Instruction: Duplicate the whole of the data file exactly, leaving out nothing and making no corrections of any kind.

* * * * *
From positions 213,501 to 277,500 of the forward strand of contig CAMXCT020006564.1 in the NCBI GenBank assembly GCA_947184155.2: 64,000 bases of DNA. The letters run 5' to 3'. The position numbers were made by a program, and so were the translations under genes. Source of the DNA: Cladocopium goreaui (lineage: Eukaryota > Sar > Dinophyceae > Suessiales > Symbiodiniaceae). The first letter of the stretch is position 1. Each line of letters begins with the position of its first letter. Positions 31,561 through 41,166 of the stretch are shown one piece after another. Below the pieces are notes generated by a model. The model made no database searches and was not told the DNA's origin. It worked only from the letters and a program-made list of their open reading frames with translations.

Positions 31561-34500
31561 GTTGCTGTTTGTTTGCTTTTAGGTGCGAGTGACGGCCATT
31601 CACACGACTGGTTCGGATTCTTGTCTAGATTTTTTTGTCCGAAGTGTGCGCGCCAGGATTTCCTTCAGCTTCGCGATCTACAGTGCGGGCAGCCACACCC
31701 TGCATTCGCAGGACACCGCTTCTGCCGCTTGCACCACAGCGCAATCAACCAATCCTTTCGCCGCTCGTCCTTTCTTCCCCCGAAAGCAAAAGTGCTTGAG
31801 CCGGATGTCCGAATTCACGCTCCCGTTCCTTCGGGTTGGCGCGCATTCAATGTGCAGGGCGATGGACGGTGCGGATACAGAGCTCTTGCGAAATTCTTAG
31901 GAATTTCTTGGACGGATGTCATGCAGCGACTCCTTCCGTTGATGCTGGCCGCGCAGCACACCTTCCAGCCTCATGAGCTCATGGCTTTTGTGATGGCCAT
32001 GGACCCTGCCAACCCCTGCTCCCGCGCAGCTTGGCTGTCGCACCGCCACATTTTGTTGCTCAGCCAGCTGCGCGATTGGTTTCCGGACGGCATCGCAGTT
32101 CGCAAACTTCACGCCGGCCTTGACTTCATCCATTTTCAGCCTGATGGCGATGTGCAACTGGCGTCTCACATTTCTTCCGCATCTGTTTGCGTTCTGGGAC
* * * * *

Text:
From positions 213,501 to 277,500 of the forward strand of contig CAMXCT020006564.1 in the NCBI GenBank assembly GCA_947184155.2: 64,000 bases of DNA. The letters run 5' to 3'. The position numbers were made by a program, and so were the translations under genes. Source of the DNA: Cladocopium goreaui (lineage: Eukaryota > Sar > Dinophyceae > Suessiales > Symbiodiniaceae). The first letter of the stretch is position 1. Each line of letters begins with the position of its first letter. Positions 31,561 through 41,166 of the stretch are shown one piece after another. Below the pieces are notes generated by a model. The model made no database searches and was not told the DNA's origin. It worked only from the letters and a program-made list of their open reading frames with translations.

Positions 31561-34500
31561 GTTGCTGTTTGTTTGCTTTTAGGTGCGAGTGACGGCCATT
31601 CACACGACTGGTTCGGATTCTTGTCTAGATTTTTTTGTCCGAAGTGTGCGCGCCAGGATTTCCTTCAGCTTCGCGATCTACAGTGCGGGCAGCCACACCC
31701 TGCATTCGCAGGACACCGCTTCTGCCGCTTGCACCACAGCGCAATCAACCAATCCTTTCGCCGCTCGTCCTTTCTTCCCCCGAAAGCAAAAGTGCTTGAG
31801 CCGGATGTCCGAATTCACGCTCCCGTTCCTTCGGGTTGGCGCGCATTCAATGTGCAGGGCGATGGACGGTGCGGATACAGAGCTCTTGCGAAATTCTTAG
31901 GAATTTCTTGGACGGATGTCATGCAGCGACTCCTTCCGTTGATGCTGGCCGCGCAGCACACCTTCCAGCCTCATGAGCTCATGGCTTTTGTGATGGCCAT
32001 GGACCCTGCCAACCCCTGCTCCCGCGCAGCTTGGCTGTCGCACCGCCACATTTTGTTGCTCAGCCAGCTGCGCGATTGGTTTCCGGACGGCATCGCAGTT
32101 CGCAAACTTCACGCCGGCCTTGACTTCATCCATTTTCAGCCTGATGGCGATGTGCAACTGGCGTCTCACATTTCTTCCGCATCTGTTTGCGTTCTGGGAC